Wednesday, March 12, 2014

Did I mention that I'm editing a Donald E. Westlake collection? Oh, I did? How recently?

In the [insert value = "small amount of time"] since I last mentioned The Getaway Car, the collection of Donald Westlake's nonfiction I'm editing for the University of Chicago Press, a lot more of the details of what's in and on the book have been released on the Press's webpage for the book. So, with your patience (and, I hope (?) your interest), herewith:

1 The cover design and illustration will be by the wonderful Darwyn Cooke. Cooke has been my favorite comics artist since his brilliant New Frontier series reimagined DC's Silver Age in its actual context of Cold War America. I first wrote about Cooke back in 2007, praising The New Frontier at the end of this post, and I followed it up with excitement when it was announced that he would be creating four graphic novels of Parker books. So you can imagine how over the moon I am about his involvement with The Getaway Car. I've seen early drafts of the cover, and it's fantastic. I should be able to share it soon.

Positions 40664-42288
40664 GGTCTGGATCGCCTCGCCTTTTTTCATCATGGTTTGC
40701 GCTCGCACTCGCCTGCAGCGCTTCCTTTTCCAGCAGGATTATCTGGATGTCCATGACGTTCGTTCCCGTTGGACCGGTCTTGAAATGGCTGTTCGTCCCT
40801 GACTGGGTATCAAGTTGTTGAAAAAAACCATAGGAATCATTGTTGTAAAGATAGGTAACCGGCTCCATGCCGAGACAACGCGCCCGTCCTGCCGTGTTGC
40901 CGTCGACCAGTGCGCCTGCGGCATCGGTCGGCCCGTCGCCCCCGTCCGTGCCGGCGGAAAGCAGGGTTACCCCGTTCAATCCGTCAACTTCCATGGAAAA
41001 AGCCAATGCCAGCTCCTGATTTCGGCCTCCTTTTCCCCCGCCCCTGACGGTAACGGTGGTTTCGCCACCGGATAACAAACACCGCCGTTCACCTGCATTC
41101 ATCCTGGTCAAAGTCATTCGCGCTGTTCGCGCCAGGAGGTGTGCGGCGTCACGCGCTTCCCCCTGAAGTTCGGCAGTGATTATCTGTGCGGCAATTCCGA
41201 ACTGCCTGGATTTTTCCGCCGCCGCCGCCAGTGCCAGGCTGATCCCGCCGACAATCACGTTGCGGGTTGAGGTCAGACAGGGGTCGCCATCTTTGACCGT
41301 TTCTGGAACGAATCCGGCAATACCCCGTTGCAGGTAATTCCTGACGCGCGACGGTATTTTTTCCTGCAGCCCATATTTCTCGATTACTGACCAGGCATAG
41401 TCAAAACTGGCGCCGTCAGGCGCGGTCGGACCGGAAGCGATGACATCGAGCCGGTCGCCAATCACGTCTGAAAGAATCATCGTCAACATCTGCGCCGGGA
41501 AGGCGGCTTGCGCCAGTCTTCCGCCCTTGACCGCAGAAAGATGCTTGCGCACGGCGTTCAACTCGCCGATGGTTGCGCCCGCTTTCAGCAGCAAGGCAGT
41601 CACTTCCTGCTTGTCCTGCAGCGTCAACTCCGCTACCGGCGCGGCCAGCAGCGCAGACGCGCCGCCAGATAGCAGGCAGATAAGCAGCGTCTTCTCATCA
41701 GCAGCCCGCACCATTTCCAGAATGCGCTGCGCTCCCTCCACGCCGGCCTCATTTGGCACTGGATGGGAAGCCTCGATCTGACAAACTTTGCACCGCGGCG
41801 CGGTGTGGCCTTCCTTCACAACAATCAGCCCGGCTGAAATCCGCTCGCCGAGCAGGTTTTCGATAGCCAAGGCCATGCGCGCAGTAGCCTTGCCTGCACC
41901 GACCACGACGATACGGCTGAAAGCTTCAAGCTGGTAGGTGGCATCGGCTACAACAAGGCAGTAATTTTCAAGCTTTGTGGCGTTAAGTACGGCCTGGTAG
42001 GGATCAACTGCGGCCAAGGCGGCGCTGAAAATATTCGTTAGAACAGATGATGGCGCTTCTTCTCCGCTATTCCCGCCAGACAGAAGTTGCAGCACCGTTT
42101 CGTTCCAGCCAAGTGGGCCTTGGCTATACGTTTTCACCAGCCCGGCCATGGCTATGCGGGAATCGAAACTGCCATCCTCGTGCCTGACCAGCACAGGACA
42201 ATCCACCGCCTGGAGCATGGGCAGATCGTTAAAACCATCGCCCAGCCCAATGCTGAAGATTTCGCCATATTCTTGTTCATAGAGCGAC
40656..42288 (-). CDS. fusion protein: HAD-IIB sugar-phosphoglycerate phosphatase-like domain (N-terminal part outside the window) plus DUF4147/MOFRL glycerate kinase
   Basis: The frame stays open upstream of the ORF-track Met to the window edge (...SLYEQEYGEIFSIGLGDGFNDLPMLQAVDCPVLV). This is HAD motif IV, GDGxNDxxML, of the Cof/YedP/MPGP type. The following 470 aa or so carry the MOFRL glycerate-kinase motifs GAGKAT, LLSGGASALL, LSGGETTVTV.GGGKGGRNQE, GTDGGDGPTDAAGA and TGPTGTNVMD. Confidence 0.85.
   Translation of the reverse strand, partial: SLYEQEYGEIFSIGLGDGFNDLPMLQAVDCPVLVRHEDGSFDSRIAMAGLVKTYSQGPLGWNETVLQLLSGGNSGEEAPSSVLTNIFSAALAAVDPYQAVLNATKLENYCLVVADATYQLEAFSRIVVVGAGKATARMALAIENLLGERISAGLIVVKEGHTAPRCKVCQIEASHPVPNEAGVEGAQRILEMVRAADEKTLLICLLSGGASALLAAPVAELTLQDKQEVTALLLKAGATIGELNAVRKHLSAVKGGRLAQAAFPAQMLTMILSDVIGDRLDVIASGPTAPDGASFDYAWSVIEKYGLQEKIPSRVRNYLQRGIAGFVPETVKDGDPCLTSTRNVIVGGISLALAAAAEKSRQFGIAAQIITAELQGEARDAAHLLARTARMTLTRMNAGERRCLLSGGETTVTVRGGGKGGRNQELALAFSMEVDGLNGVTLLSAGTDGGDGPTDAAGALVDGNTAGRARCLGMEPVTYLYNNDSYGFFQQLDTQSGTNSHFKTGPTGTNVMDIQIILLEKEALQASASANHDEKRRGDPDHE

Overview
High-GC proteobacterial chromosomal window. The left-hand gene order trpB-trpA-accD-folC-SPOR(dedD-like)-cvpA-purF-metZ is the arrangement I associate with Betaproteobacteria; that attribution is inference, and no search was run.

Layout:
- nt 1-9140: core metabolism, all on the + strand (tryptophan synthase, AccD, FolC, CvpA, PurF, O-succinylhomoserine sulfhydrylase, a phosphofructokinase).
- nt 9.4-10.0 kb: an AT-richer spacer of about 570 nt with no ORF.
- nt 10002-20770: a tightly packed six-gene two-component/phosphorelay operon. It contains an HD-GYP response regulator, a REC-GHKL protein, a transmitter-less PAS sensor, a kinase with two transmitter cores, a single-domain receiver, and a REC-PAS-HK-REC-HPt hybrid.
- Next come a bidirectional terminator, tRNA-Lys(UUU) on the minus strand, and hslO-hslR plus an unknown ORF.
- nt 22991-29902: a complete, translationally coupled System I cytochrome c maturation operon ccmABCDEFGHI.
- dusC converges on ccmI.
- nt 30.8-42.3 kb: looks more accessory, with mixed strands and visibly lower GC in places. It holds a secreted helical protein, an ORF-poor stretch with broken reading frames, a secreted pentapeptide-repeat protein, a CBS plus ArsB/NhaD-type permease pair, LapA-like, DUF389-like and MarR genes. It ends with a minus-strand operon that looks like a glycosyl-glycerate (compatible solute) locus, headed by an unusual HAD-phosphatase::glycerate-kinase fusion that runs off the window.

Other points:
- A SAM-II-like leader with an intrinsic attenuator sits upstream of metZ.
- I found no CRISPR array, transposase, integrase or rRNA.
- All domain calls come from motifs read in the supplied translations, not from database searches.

2 The descriptive copy that my colleague Carrie Adams (who is stuck in the, let's be honest, unenviable position of being her boss's publicist) and I came up with for the book has been released:
Over the course of a fifty-year career, Donald Westlake published nearly one hundred books, including not one but two long-running series, starring the hard-hitting Parker and the hapless John Dortmunder. In the six years since his death, Westlake’s reputation has only grown, with fans continuing to marvel at his tightly constructed plots, no-nonsense prose, and keen, even unsettling, insights into human behavior.